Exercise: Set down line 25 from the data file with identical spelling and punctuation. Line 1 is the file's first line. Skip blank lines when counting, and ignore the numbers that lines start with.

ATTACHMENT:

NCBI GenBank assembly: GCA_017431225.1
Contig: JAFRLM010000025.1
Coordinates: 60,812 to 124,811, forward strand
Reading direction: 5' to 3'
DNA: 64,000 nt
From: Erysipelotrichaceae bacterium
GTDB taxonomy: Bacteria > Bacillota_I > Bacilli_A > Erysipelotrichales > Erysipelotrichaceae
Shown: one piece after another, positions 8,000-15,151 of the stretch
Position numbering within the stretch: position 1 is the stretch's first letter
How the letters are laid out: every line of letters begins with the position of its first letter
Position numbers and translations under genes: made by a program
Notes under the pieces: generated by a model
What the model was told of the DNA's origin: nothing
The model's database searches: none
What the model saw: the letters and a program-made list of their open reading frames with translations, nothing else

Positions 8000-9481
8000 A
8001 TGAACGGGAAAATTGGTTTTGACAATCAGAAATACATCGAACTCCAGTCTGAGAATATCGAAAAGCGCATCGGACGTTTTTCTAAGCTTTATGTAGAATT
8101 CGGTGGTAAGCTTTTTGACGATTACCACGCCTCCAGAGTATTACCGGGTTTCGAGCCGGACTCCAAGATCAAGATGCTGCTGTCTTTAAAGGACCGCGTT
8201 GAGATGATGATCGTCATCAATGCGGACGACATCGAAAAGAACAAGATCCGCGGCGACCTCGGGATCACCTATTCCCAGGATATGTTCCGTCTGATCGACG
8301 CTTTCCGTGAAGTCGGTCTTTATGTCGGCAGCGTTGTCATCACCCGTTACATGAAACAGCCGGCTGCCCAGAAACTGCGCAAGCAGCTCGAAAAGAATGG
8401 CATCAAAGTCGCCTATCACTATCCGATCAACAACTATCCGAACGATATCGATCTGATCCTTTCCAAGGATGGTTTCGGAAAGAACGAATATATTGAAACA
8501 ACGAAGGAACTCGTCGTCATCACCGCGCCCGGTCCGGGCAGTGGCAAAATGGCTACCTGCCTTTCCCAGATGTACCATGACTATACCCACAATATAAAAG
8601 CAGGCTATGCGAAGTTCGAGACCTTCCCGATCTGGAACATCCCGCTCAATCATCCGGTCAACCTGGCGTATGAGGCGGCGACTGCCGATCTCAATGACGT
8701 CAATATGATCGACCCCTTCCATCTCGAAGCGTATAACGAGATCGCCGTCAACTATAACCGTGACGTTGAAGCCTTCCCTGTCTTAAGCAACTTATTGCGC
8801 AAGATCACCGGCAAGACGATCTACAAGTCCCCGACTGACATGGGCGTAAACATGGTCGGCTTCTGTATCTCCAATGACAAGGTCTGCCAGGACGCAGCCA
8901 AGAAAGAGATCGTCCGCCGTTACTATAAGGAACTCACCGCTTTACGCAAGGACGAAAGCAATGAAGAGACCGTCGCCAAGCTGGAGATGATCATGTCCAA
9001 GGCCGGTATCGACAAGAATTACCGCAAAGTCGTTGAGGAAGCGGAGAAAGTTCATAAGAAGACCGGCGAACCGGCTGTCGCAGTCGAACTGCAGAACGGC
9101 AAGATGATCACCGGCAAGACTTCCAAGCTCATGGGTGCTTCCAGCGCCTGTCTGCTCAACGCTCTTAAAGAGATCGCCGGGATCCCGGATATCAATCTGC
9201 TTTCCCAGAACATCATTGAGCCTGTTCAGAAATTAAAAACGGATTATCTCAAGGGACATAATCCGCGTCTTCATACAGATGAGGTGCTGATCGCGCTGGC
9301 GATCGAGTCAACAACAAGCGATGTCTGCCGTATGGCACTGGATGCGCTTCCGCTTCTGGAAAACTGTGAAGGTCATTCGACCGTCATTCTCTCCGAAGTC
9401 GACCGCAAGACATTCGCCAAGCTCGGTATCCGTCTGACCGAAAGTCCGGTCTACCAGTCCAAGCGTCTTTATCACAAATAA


8701 CAATATGATCGACCCCTTCCATCTCGAAGCGTATAACGAGATCGCCGTCAACTATAACCGTGACGTTGAAGCCTTCCCTGTCTTAAGCAACTTATTGCGC